Go ahead and push TCM. Ha! I don’t have television (and I honestly don’t mean that in the snobby way – it just works for me, in terms of time-management to not have TV hookup. I swear!) – but anyway, yes, I have seen her TCM bits. I love her smart-ness, I love the legacy of her family – she’s one of those smart ones who set up a production company for herself, EARLY – in her early 20s – and so a lot of her pictures came from her own development. A very smart move, I think.

      I love that the romance in Music and Lyrics felt really real and realistic – it wasn’t sentimentalized. But it was sweet enough that both characters were almost afraid to believe in it.

  11. Paul says:

    Hi Sheila – I found your thoughts on ‘playing himself’ very interesting and have been thinking about that on and off. While I know very little about acting, I do have a few thoughts (questions) on this. Do you ever get the sense that an actor is getting lazy – just going through the motions? I know I have in the past and I wonder if this is what some folks are trying to describe with the ‘playing himself’ label. It seems to me that this is a danger when someone is playing the same kinds of roles (or for that matter anything in life). While some kinds of people can continue to innovate and thrive within narrow confines, it seems that for others this might breed stagnation.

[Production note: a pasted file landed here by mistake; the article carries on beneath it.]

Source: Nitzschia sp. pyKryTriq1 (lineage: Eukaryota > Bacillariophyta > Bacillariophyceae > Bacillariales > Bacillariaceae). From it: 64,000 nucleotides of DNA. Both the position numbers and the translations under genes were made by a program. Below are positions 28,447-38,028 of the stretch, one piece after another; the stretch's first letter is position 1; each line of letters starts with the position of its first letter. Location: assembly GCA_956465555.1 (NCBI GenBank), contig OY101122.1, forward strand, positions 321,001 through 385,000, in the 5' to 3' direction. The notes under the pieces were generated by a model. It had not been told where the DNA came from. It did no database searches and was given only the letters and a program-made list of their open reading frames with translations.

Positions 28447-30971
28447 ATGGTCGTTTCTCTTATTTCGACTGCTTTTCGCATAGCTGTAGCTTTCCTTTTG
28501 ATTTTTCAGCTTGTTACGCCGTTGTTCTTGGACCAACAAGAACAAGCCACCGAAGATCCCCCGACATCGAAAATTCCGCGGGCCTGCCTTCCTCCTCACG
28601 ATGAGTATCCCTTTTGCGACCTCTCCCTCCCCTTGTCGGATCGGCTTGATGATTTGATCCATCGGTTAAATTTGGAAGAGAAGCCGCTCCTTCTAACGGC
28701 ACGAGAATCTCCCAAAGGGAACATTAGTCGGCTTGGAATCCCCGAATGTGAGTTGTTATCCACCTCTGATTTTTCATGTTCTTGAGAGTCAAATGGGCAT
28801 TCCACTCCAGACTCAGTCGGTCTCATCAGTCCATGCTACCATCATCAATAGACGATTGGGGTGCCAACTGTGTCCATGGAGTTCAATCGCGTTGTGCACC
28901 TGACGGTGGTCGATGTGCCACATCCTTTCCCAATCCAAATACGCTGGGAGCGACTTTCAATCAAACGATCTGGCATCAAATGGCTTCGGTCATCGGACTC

• sheila says:

      // Do you ever get the sense that an actor is getting lazy – just going through the motions? //

      Sometimes, yes – but maybe it would be helpful to get specific. Do you have any examples in mind?